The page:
Whale Shark


Overview — Incomprehensively enormous, the whale shark is the world’s largest fish. No one has ever been able to weigh this huge, yet majestic, shark. Estimates suggest the largest whale sharks weigh over 13 tons. They average 40 feet in length, but the largest can reach 60 or more.

White stripes and polka dots cover the upper portion of its body, mimicking light and seafloor objects to provide this dramatic looker with some camouflage. The size of the whale shark’s habitat is also large, extending from the surface to much greater depths. Divers and snorkelers around tropical island lagoons may spot whale sharks slowly swimming along the surface, but researchers have also documented this species thousands of feet into the deep.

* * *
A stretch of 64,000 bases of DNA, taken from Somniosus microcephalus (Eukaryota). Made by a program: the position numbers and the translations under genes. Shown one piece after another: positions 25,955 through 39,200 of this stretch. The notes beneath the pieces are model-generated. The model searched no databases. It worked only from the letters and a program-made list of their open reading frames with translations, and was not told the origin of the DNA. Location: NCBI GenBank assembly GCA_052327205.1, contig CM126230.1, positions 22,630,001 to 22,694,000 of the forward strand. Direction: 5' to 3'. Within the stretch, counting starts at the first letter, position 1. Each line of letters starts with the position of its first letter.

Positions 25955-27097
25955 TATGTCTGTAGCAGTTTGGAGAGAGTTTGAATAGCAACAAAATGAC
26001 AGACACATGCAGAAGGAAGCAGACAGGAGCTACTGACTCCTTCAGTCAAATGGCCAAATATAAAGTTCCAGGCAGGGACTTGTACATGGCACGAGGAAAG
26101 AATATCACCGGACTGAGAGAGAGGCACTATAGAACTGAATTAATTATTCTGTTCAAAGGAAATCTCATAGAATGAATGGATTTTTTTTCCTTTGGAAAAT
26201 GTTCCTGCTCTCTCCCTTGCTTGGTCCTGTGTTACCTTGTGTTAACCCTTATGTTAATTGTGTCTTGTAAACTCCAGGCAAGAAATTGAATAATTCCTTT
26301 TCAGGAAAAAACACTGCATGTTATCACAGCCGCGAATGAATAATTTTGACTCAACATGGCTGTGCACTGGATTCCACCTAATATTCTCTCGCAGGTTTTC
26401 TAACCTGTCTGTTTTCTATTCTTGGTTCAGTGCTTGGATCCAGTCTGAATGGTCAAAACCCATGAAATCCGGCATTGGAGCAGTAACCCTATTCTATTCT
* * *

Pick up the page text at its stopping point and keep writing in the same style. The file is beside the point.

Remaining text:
Feeding Habits — Whale sharks are filter feeders that employ at least two basic techniques to gather their food. The first is a more passive method that involves the shark swimming into a school of fish with its mouth open. As it swims, it bobs its head back and forth to sweep in the greatest number of fish. The shark winds up swallowing everything that flows in, including old boots and other human garbage. To expel such undesirables, the shark can later evert its stomach through its mouth to eliminate the debris.

Another feeding method begins with the shark standing on its tail. It then shoots upward through schools of fish, again with its mouth open.

Cool Fact — In Vietnam, whale sharks are known as ca-ong, or “sir fish.”

Common Max Depth — 2,296 feet

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